Current status of PTP-based therapeutics

Rongjun He, Zhong-Yin Zhang

Research output: Chapter in Book/Report/Conference proceedingChapter

1 Scopus citations


Protein tyrosine phosphorylation regulates virtually all aspects of cellular function. Proper levels of protein tyrosine phosphorylation are controlled by protein-tyrosine kinases (PTKs) and protein-tyrosine phosphatases (PTPs). Deregulation of tyrosine phosphorylation-mediated signaling is a major cause of cancer. Indeed, PTKs represent an important class of anti-cancer drug targets with more than 20 drugs already approved by the FDA. Several PTPs are also implicated in tumor onset, progression and metastasis, and have attracted attention as potential therapeutic targets for cancer treatment. The most recognized members of the PTP family include PTP1B, SHP2, CDC25, and PRLs. PTP1B plays a positive role in breast cancer progression; SHP2 germ line and somatic gain-of-function mutations cause Noonan Syndrome, juvenile myelomonocytic leukemia, acute myeloid leukemia, and solid tumors; CDC25 regulates cell cycle progression and is overexpressed in a number of human cancers; and the PRLs are overexpressed in cancer and have been linked to tumor metastasis. Hence, inhibitors directed against these PTPs can serve as potential novel anti-cancer agents. This chapter provides an overview of the mechanisms of these oncogenic PTPs in promoting cancer, the approaches for inhibitor discovery, as well as the current status of drug development targeting these phosphatases.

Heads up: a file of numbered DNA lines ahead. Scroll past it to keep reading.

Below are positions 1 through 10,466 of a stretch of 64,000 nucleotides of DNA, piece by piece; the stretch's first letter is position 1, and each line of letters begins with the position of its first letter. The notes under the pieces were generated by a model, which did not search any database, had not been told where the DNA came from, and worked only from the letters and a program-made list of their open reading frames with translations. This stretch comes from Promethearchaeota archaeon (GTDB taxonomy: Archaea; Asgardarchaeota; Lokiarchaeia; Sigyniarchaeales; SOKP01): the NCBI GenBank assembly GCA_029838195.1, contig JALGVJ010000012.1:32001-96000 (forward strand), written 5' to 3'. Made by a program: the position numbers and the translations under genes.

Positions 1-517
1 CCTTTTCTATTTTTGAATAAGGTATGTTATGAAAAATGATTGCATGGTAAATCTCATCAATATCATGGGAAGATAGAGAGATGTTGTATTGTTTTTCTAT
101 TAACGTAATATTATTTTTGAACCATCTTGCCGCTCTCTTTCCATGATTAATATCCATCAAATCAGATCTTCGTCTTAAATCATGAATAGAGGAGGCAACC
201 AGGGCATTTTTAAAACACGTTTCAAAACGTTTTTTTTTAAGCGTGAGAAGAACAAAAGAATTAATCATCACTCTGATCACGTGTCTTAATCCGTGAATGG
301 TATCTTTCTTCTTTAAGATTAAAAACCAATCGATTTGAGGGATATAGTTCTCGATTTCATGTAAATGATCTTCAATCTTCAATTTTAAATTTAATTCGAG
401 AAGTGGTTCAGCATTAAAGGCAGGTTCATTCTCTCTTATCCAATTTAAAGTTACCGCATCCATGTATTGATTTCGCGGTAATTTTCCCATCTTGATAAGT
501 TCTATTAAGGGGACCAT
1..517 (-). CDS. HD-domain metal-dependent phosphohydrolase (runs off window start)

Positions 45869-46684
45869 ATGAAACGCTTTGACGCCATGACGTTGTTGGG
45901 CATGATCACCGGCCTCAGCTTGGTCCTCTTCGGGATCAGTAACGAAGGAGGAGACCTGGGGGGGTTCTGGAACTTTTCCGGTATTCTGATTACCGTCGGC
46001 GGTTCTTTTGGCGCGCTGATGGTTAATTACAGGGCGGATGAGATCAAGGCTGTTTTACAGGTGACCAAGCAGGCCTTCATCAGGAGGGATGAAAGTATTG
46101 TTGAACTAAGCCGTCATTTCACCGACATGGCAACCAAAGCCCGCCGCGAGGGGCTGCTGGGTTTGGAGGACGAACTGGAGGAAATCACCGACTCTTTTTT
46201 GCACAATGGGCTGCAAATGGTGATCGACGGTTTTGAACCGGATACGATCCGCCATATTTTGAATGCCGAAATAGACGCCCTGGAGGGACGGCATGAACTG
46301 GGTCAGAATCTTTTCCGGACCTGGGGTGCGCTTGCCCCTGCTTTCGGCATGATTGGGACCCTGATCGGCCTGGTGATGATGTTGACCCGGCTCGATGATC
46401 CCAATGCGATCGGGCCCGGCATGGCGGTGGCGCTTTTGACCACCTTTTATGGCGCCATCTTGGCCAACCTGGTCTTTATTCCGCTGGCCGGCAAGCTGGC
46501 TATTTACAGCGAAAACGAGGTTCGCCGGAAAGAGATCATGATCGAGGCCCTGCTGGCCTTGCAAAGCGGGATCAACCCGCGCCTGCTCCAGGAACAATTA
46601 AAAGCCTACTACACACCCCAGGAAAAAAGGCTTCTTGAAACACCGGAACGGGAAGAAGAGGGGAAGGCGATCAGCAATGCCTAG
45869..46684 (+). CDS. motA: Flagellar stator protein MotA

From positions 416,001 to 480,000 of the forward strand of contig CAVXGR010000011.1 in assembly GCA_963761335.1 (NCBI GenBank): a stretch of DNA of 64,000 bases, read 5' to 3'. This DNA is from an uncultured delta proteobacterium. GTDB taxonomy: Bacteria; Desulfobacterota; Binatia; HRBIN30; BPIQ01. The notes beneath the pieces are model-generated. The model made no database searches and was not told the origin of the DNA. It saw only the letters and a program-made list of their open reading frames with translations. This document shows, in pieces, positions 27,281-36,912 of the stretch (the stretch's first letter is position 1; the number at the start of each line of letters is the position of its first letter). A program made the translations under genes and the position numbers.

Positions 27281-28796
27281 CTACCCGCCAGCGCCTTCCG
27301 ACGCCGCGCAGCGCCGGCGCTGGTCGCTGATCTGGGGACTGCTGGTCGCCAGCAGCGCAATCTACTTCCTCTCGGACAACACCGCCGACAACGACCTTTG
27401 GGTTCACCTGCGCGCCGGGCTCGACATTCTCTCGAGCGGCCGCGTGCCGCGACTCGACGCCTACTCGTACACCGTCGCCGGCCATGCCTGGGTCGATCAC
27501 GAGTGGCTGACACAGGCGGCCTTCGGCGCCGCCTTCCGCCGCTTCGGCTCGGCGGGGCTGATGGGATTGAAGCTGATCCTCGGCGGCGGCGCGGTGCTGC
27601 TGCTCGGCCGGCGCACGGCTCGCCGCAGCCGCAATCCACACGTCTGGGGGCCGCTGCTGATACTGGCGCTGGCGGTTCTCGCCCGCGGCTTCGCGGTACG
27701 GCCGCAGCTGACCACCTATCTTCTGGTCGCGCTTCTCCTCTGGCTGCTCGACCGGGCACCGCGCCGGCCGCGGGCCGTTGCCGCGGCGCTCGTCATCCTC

Original languageEnglish (US)
Title of host publicationProtein Tyrosine Phosphatases in Cancer
PublisherSpringer New York
Number of pages19
ISBN (Electronic)9781493936496
ISBN (Print)9781493936472
StatePublished - Jan 1 2016


  • Cancer
  • CDC25
  • Drug development
  • Inhibitor design
  • Potency and specificity
  • PRL
  • Protein-tyrosine phosphatase
  • PTP1B
  • SHP2
  • Therapeutics

ASJC Scopus subject areas

  • Medicine(all)
  • Biochemistry, Genetics and Molecular Biology(all)

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